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School district officials are hunting for at least $400,000 more after learning Monday that a dip in Gov. Gray Davis’ school budget has left Gilroy Unified short $135,000 it was counting on for next year.
Davis budget decreased the cost of living adjustment — the percentage budget increase that school districts get from the state — from an already-low 1.83 percent for the 1999-00 school year to 1.41 percent. Last year’s increase was 3.95 percent.
The decrease, which came out in Davis’ May revision Monday, has left the school district with a surplus for next year of about $392,600 — about $135,000 less than it had expected.
Originally, Gilroy Unified estimated a surplus of about $527,600. The $392,600 is what will be left in the district’s unrestricted general fund next year.
The low amount had trustees a little worried. The school district has not concluded negotiations with classified employees, who are requesting a 5.5 percent salary increase, which is what teachers received in January. The classified employees’ union, the California School Employees Association, has rejected the district’s offer of 2 percent. Increases for management personnel have not yet been addressed.
“We haven’t settled with CSEA, and we don’t have management increases, and we haven’t seen penny one for salary enhancements,” said Board President Jane Howard.
The board will hold a special meeting May 25 to discuss ways to find extra money. Options include restructuring the central office. which Joe Di Geronimo, the interim assistant superintendent of business services, has recommended to the board.
Di Geronimo estimated this would save the district between $400,000 and $500,000. The restructuring, Di Geronimo believes, does not need to involve layoffs, but would instead mean moving people from the central office to other vacant positions in the district. The district could then save money by not hiring more people.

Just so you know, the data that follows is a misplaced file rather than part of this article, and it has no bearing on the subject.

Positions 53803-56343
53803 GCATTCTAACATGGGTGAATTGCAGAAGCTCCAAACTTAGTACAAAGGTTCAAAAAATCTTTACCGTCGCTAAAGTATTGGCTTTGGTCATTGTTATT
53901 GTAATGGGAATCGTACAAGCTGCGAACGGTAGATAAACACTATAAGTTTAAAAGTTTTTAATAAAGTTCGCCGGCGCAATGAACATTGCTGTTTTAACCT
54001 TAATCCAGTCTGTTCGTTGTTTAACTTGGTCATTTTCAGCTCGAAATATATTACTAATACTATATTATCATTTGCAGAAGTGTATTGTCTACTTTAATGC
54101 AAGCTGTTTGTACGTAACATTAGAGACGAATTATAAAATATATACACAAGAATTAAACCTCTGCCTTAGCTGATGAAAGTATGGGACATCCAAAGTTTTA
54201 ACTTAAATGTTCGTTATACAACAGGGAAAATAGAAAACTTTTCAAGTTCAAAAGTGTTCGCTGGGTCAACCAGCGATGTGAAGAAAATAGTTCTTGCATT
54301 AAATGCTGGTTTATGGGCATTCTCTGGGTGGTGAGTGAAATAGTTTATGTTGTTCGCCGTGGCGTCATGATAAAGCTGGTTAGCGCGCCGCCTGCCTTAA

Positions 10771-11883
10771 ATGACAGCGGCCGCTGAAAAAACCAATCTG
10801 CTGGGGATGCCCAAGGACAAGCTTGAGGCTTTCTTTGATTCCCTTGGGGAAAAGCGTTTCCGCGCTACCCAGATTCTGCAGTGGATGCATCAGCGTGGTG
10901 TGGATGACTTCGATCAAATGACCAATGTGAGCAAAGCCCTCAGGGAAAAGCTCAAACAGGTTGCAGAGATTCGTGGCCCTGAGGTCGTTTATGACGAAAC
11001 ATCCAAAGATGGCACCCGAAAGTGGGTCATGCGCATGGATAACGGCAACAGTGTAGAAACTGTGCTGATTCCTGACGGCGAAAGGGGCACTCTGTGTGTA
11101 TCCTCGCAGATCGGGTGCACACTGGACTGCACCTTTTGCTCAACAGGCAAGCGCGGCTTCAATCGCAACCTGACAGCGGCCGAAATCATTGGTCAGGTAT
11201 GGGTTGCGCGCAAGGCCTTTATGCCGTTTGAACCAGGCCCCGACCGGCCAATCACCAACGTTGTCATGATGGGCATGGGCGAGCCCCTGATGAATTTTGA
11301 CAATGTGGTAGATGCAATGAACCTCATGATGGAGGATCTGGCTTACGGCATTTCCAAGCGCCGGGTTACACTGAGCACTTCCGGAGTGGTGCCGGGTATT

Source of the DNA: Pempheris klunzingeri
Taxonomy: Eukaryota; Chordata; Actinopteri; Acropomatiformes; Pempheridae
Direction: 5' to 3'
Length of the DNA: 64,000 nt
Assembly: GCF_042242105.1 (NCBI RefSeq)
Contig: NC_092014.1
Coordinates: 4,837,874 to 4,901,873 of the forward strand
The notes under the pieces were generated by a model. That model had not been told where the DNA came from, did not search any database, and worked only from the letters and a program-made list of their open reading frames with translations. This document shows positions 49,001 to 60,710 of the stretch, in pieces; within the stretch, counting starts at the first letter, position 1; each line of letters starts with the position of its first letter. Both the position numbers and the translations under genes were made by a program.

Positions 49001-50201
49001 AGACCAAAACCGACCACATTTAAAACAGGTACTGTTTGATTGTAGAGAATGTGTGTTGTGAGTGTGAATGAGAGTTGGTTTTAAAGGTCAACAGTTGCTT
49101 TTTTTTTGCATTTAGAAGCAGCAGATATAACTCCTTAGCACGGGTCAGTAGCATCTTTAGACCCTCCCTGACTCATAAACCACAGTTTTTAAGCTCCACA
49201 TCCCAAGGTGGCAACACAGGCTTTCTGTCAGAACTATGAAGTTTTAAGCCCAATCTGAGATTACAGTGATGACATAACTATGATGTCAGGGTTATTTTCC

Vacant positions include a coordinator for special education, bilingual resource teachers and assistant principal-ships.
The board’s meeting on May 25 at 7 p.m. will be closed to the public because the trustees will discuss “specific assignments, transfers and why,” Di Geronimo said.
Board members also said they hope to discuss ways to increase student attendance, which would raise the amount of money coming into the school district. Schools receive money based on the average daily attendance or ADA of students, so if more students come to school, the schools get more money.
“If you can recover all your ADA, you won’t need to restructure anything,” Di Geronimo said.
The problem of losing students is especially evident at the high school, where classes that start with 600 to. 700 first-year students end up with 400 to 500 seniors. Why so many students drop off is something school officials are still trying to find out and correct.
Finding more money is crucial, said Keiko Mizuno, director of fiscal services for GUSD.
“If you have no budget for next year’s salaries for any bargaining group, that’s scary,” she said. ‘That’s not enough.”
Mizuno said that some school districts put money into a special reserve fund for salary increases. GUSD has considered building fixed increases into the budget for next year, but no decision has been made.
“It’s going to be very tight,” Mizuno said.
Trustees did not make any decisions at their study session Monday night when they received the budget information.
At the May 25 meeting, they hope to find out if the $392,600 will be one-time money or if it will be ongoing. If it is not ongoing money, the school district may run into problems keeping up with salary increases and funding programs for the 2000-01 school year unless the state gives more money to schools.

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